What do we know about head injury and dementia?
In recent months, there have been a number of reports in the media on the emerging link between blows to the head, contact sports and dementia. This week at Alzheimer’s Association International Conference 2017 we had the opportunity to hear from scientists to learn what research is going on.
What is the link between blows to the head and dementia?
Our brains are around 60% fat and have the consistency of a jelly, making them vulnerable and in need of the protection provided by the skull. While generally doing an excellent job, accidents still happen and blows to the head can cause damage to our brains. Researchers have found that people who have experienced severe or repeated head injuries who go on to develop dementia can show a characteristic set of brain changes known as chronic traumatic encephalopathy (CTE).
What happens in the brain in CTE and how is this different to other forms of dementia?
Like most diseases that cause dementia, CTE involves the build-up of proteins in the brain, but in a pattern distinct from diseases like Alzheimer’s. At the conference, Prof Ann McKee from Boston University explained that the brain has weak spots in the places where blood vessels meet brain tissue. In CTE, tau protein forms clusters around blood vessels – at these points most vulnerable to physical damage.
Why are CTE researchers interested in sportspeople?
The earliest descriptions of CTE came from boxers who in later life were often described as being ‘punch-drunk’. More recently, researchers like Prof McKee have discovered evidence of CTE in American footballers. This has ignited new interest in CTE as many of these players did not experience one-off concussions during their careers, but rather received a high number of lower impact blows to the head. Closer to home, focus has fallen on football, where players frequently head the ball, and rugby, where there are frequent high impact collisions between players, but there are still many unanswered questions.
Is it only contact sports that are linked with CTE?
Some researchers are focussing on single-event brain injuries, such as car accidents or blast injuries. In one study, US researchers followed military veterans from World War Two, 548 of whom were hospitalised for head injury and 1,228 who were hospitalised with other injuries. Following the veterans for 50 years, the team found that of those who were treated for a brain injury, the men who experienced loss of consciousness at the time of injury were at an increased risk of dementia, while those with milder brain injuries were not.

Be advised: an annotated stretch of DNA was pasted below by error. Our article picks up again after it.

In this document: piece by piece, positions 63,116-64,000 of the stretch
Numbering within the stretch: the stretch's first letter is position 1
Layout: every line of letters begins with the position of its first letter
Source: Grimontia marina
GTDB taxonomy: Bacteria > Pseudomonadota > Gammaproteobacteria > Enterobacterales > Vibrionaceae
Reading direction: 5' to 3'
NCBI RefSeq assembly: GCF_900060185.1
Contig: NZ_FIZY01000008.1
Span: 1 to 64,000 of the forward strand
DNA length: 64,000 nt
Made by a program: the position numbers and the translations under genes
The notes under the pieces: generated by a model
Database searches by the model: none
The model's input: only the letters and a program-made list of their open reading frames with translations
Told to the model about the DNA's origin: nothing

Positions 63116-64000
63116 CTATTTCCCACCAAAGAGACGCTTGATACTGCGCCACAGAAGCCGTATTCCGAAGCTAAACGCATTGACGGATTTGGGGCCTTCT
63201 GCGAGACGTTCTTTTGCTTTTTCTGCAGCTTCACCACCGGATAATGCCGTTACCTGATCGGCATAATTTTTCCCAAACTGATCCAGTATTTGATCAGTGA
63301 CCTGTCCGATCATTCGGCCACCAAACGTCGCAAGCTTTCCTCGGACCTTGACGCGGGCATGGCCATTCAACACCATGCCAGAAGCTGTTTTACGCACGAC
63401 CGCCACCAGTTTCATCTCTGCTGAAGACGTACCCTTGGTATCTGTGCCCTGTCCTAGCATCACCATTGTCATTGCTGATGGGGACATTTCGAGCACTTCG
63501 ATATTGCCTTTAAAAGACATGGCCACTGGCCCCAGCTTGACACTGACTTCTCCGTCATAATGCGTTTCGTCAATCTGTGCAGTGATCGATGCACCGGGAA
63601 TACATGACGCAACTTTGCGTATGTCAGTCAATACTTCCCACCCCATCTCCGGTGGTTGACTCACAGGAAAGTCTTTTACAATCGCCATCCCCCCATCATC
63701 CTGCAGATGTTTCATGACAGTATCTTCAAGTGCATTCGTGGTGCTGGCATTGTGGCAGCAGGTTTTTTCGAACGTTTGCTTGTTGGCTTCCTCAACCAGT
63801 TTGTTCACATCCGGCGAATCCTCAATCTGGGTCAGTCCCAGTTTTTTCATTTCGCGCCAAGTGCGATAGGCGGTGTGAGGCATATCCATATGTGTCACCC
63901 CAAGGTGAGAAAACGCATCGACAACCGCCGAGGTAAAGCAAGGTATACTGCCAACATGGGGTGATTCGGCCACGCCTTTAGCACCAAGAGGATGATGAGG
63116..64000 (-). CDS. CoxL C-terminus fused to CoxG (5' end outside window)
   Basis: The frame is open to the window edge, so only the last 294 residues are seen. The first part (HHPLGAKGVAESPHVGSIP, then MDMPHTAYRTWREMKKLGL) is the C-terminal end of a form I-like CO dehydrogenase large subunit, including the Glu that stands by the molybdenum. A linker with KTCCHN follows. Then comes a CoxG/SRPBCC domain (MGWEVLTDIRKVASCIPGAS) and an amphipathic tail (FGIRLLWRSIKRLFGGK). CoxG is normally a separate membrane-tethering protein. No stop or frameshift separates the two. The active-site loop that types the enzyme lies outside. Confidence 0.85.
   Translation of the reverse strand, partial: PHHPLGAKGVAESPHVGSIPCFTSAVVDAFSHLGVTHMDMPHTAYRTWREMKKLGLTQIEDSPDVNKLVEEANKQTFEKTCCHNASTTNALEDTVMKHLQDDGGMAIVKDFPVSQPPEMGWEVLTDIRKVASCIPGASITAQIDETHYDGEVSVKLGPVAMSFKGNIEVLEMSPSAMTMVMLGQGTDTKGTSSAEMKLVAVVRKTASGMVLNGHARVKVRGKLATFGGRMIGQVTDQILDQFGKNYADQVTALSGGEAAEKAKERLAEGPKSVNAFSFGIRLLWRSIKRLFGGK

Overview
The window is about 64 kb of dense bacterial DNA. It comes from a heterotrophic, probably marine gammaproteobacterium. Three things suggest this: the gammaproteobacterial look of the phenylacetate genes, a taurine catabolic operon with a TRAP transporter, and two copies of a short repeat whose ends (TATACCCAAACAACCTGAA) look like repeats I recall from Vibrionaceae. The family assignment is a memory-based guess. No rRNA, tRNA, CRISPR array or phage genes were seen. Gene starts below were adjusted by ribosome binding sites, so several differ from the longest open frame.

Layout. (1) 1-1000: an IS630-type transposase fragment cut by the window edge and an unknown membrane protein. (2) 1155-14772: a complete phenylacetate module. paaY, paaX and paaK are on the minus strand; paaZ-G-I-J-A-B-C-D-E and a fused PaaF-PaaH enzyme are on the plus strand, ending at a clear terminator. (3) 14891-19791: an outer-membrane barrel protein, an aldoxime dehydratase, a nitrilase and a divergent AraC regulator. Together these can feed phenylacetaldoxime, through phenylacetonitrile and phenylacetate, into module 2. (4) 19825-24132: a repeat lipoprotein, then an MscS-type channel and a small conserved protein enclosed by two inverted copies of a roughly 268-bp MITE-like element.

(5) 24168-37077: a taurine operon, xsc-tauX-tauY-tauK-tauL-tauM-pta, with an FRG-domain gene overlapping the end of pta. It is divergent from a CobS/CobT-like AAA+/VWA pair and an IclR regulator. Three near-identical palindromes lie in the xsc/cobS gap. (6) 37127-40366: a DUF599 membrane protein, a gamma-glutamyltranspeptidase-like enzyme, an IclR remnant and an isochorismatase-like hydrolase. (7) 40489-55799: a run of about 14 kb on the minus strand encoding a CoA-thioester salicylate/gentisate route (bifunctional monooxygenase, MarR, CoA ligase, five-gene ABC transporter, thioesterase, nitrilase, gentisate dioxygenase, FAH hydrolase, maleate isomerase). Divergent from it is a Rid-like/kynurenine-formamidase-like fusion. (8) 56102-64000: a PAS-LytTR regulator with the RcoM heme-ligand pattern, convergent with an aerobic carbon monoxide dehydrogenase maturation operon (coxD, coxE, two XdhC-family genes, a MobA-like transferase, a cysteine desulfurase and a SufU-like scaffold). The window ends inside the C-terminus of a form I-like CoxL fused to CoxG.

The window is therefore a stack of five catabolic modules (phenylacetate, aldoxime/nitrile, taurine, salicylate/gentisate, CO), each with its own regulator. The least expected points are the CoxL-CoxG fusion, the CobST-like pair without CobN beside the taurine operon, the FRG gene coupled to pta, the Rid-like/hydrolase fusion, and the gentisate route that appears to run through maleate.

Can doctors diagnose people with CTE?
Currently CTE can only be diagnosed by a pathologist assessing someone’s brain after they have died. As the symptoms overlap with those of other dementias, people with CTE are often diagnosed with a disease like Alzheimer’s during life. As the understanding of CTE grows, this should enable the creation of better tests that could indicate whether someone may have dementia caused by CTE.
What are researchers trying to understand about CTE?
Researchers are zeroing in on the very earliest changes that are triggered by head injury. Recently, one team revealed that repeated low-intensity impacts could affect the activity of immune cells in the brain. They are now working to unravel how these cells contribute to the development of dementia symptoms over many years.
To really understand the long-term risk of repeated small blows to the head, researchers are changing how they do their studies. Instead of looking back over someone’s life history to try to join the dots between dementia and earlier head injuries, they are moving towards prospective studies that follow groups of people over time to see how their dementia risk is influenced by brain injury.
Alzheimer’s Research UK is funding Dr Neil Graham at Imperial College London for a study that will track people for the months following a hospital admission due to brain injury. He will track changes in the size and structure of the brain using scans, as well as measuring proteins in blood. These tests, alongside assessments of memory and thinking skills, will allow him to uncover whether there are biological patterns that could predict a person’s outcomes after experiencing a brain injury and whether they are at risk of developing dementia.
We do not know enough about the role of repetitive low impact blows to the head and the later life risk of dementia. It is important that research in this area continues to ensure we have the right guidance to give sportspeople so that they remain safe playing the sports they love. What we do know is that being physically active is a key way to support healthy brain ageing, and may help to reduce the risk of developing dementia.
To find out more about the factors that influence dementia risk, visit our risk reduction web pages.
If you want to be part of research that is helping us to understand dementia, you can sign up to volunteer for studies at www.joindementiaresearch.nihr.ac.uk or calling our Dementia Research Infoline on 0300 111 5555.